Monday Musing for 4.12.21
A couple of weeks ago I sent you a humorous list of ten good things about the Episcopal Church. Little did I know I had set in motion a chain of events that would lead to today’s Monday Musing.
David Peterson, in Anthem, Arizona, read what I wrote and told me he was enjoying the autobiography of the controversial Episcopal Bishop, John Shelby Spong. I immediately ordered that book from the library, and in it is mentioned another Episcopal Bishop, Neff Powell (see picture below). I knew Neff when he was just getting started (as was I). He was vicar at the tiny St. Bede’s Episcopal Church in Forest Grove, Oregon. I still have a Book of Common Prayer he had given me, but we hadn’t talked in 41 years. I looked him up (not hard to do these days) and we had a delightful telephone conversation on Saturday. I told him that I still use his book and I still have a copy of a sermon I preached in his church when he was on vacation.
Here is the introduction. This was preached on June 1, 1980.
It was in my second year in seminary when my roommate and I decided to have a telephone installed in our room. Always before I had considered a telephone a luxury that I could do without. But circumstances had changed. That summer I had met the girl I was eventually going to marry. She was going to school in Vancouver, Washington. I was going to school in Denver, Colorado. A telephone was no longer a luxury. It was a necessity. So my roommate and I agreed to split the cost (although with my long distance bills it was never a very even split) and we had a telephone installed in our room. My first phone call was, not surprisingly, to Helen. I told her our phone number and she promised to call me back at an agreed upon time. Finally, our agreed upon time came. I sat anxiously by the phone waiting for it to ring — and waiting — and waiting. It never rang.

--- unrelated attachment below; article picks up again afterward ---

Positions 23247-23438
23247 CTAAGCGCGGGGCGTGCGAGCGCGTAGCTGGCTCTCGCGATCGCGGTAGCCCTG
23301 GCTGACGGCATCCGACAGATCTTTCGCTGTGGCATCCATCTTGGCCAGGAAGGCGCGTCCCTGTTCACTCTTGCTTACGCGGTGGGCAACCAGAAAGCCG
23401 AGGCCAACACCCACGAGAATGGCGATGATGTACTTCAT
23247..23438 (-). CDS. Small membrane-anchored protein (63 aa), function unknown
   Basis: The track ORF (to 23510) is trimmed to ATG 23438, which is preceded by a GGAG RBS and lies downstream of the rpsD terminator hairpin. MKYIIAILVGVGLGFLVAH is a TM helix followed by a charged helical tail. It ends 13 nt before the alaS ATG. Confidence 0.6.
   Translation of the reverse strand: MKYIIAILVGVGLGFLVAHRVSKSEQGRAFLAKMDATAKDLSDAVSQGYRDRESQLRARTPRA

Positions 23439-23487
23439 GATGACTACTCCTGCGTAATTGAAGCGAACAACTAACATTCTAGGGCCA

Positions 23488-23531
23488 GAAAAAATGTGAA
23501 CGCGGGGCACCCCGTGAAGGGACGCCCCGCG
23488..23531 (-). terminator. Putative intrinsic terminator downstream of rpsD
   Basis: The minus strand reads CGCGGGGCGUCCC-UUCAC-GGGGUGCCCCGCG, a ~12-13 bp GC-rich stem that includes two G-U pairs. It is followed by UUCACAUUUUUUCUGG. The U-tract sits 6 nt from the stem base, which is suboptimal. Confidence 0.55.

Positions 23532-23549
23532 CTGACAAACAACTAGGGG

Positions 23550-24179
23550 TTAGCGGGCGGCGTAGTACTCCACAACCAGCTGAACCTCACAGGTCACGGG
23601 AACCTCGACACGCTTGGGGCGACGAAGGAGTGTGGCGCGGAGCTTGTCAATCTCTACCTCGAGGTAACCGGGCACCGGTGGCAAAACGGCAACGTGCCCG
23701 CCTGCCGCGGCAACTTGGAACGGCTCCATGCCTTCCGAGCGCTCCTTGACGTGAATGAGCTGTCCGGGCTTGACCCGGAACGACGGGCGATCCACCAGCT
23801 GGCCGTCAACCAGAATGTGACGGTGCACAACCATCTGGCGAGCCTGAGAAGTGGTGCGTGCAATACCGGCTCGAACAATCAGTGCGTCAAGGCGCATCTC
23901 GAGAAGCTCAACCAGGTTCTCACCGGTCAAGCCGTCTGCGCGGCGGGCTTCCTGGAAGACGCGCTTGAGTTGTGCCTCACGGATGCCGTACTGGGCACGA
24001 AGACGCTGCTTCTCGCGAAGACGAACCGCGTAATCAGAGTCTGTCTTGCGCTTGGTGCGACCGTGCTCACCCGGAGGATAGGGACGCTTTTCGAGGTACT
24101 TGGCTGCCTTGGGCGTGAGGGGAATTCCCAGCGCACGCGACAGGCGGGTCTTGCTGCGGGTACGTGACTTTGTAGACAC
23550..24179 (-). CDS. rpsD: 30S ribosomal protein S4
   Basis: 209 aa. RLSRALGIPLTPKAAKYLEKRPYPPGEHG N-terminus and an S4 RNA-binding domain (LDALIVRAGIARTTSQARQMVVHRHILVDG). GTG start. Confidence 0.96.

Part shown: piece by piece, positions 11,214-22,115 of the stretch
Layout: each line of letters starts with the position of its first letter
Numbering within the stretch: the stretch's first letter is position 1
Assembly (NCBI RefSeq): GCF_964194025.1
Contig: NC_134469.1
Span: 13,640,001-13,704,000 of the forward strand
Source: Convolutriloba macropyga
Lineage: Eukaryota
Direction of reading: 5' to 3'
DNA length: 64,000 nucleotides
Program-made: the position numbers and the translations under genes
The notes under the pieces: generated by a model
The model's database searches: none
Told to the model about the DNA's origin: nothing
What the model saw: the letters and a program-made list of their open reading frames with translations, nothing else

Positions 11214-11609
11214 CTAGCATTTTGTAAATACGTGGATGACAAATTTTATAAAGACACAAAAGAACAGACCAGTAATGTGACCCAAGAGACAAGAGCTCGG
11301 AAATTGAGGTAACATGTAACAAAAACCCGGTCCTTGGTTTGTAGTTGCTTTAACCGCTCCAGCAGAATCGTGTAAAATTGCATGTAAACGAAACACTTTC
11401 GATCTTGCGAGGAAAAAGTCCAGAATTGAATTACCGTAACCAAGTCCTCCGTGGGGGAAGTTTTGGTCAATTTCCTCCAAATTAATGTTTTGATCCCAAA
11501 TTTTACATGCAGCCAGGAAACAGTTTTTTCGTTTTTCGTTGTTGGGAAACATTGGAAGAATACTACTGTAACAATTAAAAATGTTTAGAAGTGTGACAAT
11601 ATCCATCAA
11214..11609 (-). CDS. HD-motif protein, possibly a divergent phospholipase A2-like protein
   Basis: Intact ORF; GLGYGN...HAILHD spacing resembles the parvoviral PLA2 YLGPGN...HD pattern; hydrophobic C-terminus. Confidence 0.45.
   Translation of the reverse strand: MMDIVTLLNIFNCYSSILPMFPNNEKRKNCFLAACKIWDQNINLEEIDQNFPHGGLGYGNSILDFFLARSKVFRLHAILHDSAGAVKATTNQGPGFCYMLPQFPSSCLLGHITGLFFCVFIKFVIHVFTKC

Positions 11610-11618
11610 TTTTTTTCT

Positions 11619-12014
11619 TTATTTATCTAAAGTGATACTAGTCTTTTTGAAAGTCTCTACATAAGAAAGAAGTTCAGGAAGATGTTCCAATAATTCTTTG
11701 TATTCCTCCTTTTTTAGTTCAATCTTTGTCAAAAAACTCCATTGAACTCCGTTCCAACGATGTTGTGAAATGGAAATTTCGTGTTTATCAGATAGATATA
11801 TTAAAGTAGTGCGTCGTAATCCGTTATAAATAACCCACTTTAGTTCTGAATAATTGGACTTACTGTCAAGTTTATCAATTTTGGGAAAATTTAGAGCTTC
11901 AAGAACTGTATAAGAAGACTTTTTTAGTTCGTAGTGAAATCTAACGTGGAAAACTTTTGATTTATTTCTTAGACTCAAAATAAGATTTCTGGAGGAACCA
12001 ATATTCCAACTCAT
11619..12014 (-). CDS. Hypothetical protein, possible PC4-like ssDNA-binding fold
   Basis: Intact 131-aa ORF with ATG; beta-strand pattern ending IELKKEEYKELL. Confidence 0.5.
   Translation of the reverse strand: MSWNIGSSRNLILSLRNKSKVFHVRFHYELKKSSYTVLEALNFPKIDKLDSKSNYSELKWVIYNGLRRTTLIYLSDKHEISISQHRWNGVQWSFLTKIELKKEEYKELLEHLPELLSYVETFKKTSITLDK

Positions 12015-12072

What I didn’t know was that when our telephone was installed, the bell was not hooked up. We could call out, but when other people called in, the phone would not ring and we would have no way of knowing we were being called. So there Helen was in Vancouver waiting impatiently for me to answer the phone. And there I was in Denver waiting impatiently for the phone to ring.
Eventually my patience ran out and I called Helen. I said, “Why didn’t you call?” And she said, “I’ve been calling you continually for the last 15 minutes! Why didn’t you answer?”
God is continually calling us. But sometimes we don’t pick up the phone.
The sermon goes on from there. Be thankful I never preached it here. The introduction was the best part.